By Starrla Cray
HOWARD LAKE, WAVERLY, WINSTED, MN The Howard Lake-Waverly-Winsted School District is on an upswing when it comes to enrollment numbers a trend that district officials hope can continue.
“This has been a plus for us,” Superintendent Brad Sellner said. “We’ve been on that threshold of meeting that 1,000 mark.”
This year, HLWW has 1,022 students enrolled in the district, up from 988 in 2008.
Student numbers have been steadily increasing over the past several years.
Many students who opted to open enroll out of the district are returning to HLWW.
“Over the past two years, we’ve had 26 students who have returned from open enrollment,” Sellner said.
“I think it has a lot to do with some of the programs we offer,” he said. “For us, I think having two small elementary schools is a big attractant.”
“This year, we have 35 electives that are offered both semesters,” Sellner added.
In November, voting members of the HLWW district will be voting on a levy for the school. The first question on the ballot will address a renewal of existing funding for the school.
“We want to be able to sustain all these great programs we have,” Sellner said.
The first question proposes to extend the district’s current $500-per-pupil levy for 10 years. This is an existing levy that the district is asking to renew, and it doesn’t result in an increase in taxes.
If this question passes, annual taxes for a $100,000 home would decrease by $2, because the district’s tax base is spread over more people than in previous years.
The second question proposes adding an inflationary rate to question one, and can only pass if the first question passes.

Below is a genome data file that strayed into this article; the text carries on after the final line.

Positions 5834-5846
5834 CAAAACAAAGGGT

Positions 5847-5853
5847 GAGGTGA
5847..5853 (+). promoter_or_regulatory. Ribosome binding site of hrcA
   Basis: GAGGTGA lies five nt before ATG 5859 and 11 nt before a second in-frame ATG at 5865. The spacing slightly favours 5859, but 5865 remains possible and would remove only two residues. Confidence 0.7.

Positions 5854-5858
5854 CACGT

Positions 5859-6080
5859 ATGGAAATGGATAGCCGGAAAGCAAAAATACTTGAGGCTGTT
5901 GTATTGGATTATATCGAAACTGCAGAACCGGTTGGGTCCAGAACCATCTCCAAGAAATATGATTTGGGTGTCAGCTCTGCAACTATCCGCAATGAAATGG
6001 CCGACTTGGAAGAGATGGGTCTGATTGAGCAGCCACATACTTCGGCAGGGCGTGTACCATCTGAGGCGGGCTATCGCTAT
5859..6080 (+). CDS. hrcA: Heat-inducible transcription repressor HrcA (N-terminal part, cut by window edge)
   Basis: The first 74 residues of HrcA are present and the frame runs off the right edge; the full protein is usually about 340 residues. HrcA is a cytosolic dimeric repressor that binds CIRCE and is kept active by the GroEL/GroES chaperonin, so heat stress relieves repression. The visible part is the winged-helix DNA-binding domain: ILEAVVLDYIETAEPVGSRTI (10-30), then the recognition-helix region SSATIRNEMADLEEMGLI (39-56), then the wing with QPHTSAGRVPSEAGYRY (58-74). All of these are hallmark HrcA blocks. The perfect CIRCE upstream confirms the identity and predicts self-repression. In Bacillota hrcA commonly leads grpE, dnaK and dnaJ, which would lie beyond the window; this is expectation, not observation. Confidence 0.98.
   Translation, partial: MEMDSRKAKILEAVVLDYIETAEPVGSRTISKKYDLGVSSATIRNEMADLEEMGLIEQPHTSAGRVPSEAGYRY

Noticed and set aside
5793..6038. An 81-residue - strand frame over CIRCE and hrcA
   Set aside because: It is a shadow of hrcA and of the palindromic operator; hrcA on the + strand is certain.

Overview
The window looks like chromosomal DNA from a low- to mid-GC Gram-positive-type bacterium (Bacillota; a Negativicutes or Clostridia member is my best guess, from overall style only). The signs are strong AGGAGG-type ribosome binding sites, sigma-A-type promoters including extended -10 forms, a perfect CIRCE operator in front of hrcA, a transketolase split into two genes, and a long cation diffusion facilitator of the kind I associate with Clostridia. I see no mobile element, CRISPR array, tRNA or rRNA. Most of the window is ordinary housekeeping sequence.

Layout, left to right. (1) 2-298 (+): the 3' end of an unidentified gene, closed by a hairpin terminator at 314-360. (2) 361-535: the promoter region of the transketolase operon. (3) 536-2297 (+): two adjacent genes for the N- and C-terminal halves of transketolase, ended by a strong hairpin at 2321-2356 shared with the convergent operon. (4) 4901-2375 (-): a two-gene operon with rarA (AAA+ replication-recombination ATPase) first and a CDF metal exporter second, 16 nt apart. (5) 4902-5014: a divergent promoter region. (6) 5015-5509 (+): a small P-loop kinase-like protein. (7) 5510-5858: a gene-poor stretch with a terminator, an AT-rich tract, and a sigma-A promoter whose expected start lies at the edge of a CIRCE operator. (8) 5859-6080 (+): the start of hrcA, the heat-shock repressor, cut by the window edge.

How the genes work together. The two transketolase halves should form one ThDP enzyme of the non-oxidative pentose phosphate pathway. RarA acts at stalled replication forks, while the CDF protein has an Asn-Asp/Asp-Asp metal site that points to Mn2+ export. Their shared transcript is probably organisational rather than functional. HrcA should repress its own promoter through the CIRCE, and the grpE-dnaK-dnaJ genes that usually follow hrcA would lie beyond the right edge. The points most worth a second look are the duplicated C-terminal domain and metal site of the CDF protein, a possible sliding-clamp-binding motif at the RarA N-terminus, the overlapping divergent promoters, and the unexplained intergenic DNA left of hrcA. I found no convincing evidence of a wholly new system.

The third question proposes taking away the existing $50-per-student levy and replacing it with a $150-per-student levy. The existing levy expires in 2013. If the new $150 levy passes, it would have a five-year term.
Although questions two and three do result in a tax increase, Sellner said this money would help make up for the levy that didn’t pass in 2007.
“When you look at all the programs we offer, that’s one thing to keep in mind,” he said. If the levy fails this year, HLWW could be facing increased class sizes, increased activity fees, elimination of certain athletic and fine arts activities, additional staff cuts, and the elimination of elective classes.
Currently, HLWW offers exploratory classes to students at the middle school, and high school students have the opportunity to take advanced placement courses, and electives at Wright Technical Center. High school students can also take art, agriculture, foreign language, honors English, and other career-oriented classes.
Former HLWW superintendent Fred Nus, who was employed from 1964 to 1980, visited the school Oct. 2.
“I think he was really impressed with what he saw,” Sellner said. “A lot has changed in education in the past 30 years. Schools provide a lot more than they did years ago.”
There are more opportunities for career exploration now, he said. Schools also offer breakfast, advanced placement courses, and more extracurricular activities.
“Everything we have is for the benefit of the students,” Sellner said.